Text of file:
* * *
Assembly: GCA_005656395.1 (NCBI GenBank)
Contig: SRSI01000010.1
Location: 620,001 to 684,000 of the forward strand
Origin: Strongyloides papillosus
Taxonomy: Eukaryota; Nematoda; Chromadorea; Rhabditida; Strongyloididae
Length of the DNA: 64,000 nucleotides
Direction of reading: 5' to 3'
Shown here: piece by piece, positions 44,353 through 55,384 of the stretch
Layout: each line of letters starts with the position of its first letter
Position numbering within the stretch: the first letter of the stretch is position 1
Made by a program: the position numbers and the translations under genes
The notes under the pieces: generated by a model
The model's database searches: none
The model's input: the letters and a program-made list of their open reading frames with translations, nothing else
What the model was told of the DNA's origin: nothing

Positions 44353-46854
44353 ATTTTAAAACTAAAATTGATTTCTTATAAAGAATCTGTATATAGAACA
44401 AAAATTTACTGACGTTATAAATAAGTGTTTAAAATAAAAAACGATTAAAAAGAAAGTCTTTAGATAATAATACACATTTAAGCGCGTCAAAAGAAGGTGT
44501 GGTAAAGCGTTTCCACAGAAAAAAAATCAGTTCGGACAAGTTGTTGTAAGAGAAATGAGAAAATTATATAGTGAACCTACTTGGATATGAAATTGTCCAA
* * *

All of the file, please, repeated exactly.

Assembly: GCA_005656395.1 (NCBI GenBank)
Contig: SRSI01000010.1
Location: 620,001 to 684,000 of the forward strand
Origin: Strongyloides papillosus
Taxonomy: Eukaryota; Nematoda; Chromadorea; Rhabditida; Strongyloididae
Length of the DNA: 64,000 nucleotides
Direction of reading: 5' to 3'
Shown here: piece by piece, positions 44,353 through 55,384 of the stretch
Layout: each line of letters starts with the position of its first letter
Position numbering within the stretch: the first letter of the stretch is position 1
Made by a program: the position numbers and the translations under genes
The notes under the pieces: generated by a model
The model's database searches: none
The model's input: the letters and a program-made list of their open reading frames with translations, nothing else
What the model was told of the DNA's origin: nothing

Positions 44353-46854
44353 ATTTTAAAACTAAAATTGATTTCTTATAAAGAATCTGTATATAGAACA
44401 AAAATTTACTGACGTTATAAATAAGTGTTTAAAATAAAAAACGATTAAAAAGAAAGTCTTTAGATAATAATACACATTTAAGCGCGTCAAAAGAAGGTGT
44501 GGTAAAGCGTTTCCACAGAAAAAAAATCAGTTCGGACAAGTTGTTGTAAGAGAAATGAGAAAATTATATAGTGAACCTACTTGGATATGAAATTGTCCAA